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Arbeau says variously that the pavane was usually danced before a basse dance, and that after the pavane one customarily dances the galliard. It is a slow dance suitable for processions, and Arbeau states that it was used when a noble lady "is taken to Holy Church to be married, or when they lead a procession of the chaplains, masters and brethren of some noble confraternity."

The pavane is danced by a lord and lady holding hands. And is considered particularly suitable for genteel ladies as it is "charming and dignified", that is slow, a necessity for modesty and elegance when one is wearing a large dress. High nobles ladies may dance a pavane with a long train which may be held up by servants, especially as a procession. It is also suitable for lord scholars and clerics to dance in their long gowns, and young cavaliers may dance wearing their cloak and sword.

The pavane is played to announce the beginning of a grand ball, played until the "dancers have circled the hall 2 or 3 times, unless they prefer to dance it by advancing and retreating ." Pavanes also announce the entrance of gods/godesses or kings/emperors in a masquerade.

The movements of a basic pavane are two singles followed by a double forward starting with the left foot (i. e. left single, right single, left double). This is followed by two singles and a double, starting with the right foot, and as an alternative to doing these latter two singles and double forward one may do them backward so that throughout the dance one advances and then retreats.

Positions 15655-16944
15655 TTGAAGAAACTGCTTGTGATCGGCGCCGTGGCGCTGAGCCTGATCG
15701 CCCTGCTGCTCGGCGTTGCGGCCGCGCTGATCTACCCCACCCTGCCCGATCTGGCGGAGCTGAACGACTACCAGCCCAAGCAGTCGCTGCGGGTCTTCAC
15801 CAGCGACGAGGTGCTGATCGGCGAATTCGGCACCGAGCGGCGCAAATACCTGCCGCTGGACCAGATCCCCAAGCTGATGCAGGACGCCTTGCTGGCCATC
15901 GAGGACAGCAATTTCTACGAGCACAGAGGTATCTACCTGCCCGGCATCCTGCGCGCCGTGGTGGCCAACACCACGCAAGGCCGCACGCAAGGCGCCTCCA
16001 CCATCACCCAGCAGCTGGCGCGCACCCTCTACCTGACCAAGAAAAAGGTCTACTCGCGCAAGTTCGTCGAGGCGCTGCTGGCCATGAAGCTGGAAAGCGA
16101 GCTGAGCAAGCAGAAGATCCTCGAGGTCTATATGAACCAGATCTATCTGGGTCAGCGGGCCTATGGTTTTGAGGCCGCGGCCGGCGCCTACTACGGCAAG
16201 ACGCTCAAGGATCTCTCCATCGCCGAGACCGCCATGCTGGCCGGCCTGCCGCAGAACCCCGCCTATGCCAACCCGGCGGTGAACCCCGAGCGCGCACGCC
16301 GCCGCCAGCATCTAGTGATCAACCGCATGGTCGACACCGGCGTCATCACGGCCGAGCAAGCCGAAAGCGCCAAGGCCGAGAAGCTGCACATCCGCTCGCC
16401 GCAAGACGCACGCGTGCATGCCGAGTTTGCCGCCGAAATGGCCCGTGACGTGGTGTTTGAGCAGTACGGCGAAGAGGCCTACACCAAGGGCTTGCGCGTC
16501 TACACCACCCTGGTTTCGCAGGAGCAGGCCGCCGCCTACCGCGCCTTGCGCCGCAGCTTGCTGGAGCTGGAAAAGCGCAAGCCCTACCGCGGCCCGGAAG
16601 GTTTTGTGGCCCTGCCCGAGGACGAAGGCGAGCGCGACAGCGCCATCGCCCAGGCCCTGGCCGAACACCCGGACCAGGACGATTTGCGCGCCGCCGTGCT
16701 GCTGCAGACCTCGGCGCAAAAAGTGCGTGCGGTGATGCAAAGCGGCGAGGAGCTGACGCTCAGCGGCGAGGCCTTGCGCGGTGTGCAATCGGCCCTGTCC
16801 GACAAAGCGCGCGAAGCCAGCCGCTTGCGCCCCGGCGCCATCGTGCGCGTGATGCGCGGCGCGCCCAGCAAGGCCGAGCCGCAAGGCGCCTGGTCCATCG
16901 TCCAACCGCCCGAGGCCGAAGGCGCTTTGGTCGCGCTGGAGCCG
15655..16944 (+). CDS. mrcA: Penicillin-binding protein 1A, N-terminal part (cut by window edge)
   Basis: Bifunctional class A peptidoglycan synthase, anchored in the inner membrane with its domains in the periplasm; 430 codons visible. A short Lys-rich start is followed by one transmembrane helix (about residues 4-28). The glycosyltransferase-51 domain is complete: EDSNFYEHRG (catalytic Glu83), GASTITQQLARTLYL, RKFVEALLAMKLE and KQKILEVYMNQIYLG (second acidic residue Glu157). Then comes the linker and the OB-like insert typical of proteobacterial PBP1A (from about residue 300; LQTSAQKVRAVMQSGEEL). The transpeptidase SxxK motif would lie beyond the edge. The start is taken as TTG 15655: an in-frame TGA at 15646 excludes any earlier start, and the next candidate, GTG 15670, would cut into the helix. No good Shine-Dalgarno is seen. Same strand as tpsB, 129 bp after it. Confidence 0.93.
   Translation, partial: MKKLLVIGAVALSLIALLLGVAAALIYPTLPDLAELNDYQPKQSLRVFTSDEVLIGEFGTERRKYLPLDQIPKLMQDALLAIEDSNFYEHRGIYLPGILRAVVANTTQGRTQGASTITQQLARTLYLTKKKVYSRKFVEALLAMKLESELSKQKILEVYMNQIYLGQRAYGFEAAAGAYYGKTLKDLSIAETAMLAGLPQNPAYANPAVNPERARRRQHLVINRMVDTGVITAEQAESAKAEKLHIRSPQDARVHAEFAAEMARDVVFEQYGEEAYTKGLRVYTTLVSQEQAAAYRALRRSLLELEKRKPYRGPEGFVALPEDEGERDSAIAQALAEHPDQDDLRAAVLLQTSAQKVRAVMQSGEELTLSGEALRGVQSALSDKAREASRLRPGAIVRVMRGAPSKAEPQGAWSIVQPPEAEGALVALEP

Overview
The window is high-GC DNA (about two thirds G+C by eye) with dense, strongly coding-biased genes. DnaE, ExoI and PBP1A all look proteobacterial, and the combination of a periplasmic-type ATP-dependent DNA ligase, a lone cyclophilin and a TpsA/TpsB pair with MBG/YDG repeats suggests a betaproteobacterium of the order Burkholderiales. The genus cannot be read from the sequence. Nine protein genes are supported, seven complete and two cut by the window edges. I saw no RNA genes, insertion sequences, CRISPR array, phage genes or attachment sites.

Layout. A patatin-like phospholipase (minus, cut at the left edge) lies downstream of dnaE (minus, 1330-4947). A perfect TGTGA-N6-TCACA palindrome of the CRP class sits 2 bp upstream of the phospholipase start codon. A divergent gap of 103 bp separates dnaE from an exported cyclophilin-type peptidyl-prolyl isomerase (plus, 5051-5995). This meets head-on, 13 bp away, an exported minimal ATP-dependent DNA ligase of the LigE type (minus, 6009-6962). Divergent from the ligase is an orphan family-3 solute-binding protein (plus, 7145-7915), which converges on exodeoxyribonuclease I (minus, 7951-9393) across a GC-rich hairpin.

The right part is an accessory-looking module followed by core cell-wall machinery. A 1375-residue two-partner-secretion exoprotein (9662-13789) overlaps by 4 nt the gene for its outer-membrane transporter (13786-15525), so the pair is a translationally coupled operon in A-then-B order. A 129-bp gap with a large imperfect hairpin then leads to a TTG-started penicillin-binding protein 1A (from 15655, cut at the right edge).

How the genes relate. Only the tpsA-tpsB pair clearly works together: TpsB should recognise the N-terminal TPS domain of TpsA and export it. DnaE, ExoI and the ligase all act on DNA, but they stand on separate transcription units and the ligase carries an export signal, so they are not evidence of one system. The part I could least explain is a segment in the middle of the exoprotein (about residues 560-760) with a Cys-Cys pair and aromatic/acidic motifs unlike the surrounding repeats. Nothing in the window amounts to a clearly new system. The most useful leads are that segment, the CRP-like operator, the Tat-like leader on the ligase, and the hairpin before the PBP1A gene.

If you wish to make a circuit of the room, and become trapped in a narrow space, a conversion is a more elegant solution than forcing a lady to walk backwards.

Arbeau transcribes the music and words to the pavane to which the SCA commonly dances the known world pavane, and states that it "contains two advancing and two retreating movements" (per verse/32 bars ie SLf SRf DLf, SRb SLb DRb, SLf SRf DLf, SRb SLb DRb), "which may be repeated as many times as the musicians or dancers please". This is much simpler than the way the pavane is normally danced in the SCA, indeed Arbeau remarks on how solem and slow the dance is, and boring for a young lady and man to dance together.

Arbeau mentions the tambour (drum) and flute as a pair of general-purpose instruments that can be played by a lone musician for dancing, but then says that many kinds of instruments may be used for the pavane (e. g. violin, other flutes, spinets), or they may be sung, however a tambour is recommended as it helps the dancers greatly.

Spanish Pavane

A more complex pavane from Arbeau. The pavane steps are rearranged in a variety of gestures, similar to the dance known as the canary. The double is broken up into two sets of embellishments.


One does the sequence of steps once advancing, then retreats with the same steps:

The fleurets of the central passage are replaced by other gestures while advancing or retreating in later repetitions of the pavane

  • Fleuret - 2 small kicks and a large kick
  • Fleuret - 2 small kicks and a large kick
  • Fleuret - 2 small kicks and a large kick
  • Fleuret - 2 small kicks and a large kick
  • Fleuret - 2 small kicks and a large kick
  • Fleuret - 2 small kicks and a large kick
  • Fleuret - 2 small kicks and a large kick

Every passage of the spanish pavane ends with:


Passe meze in French: A pavane played more quickly with a lighter beat, assuming the moderate tempo of a basse dance. It was done with variations in the steps of the double, and these variations could begin in the second of the two singles.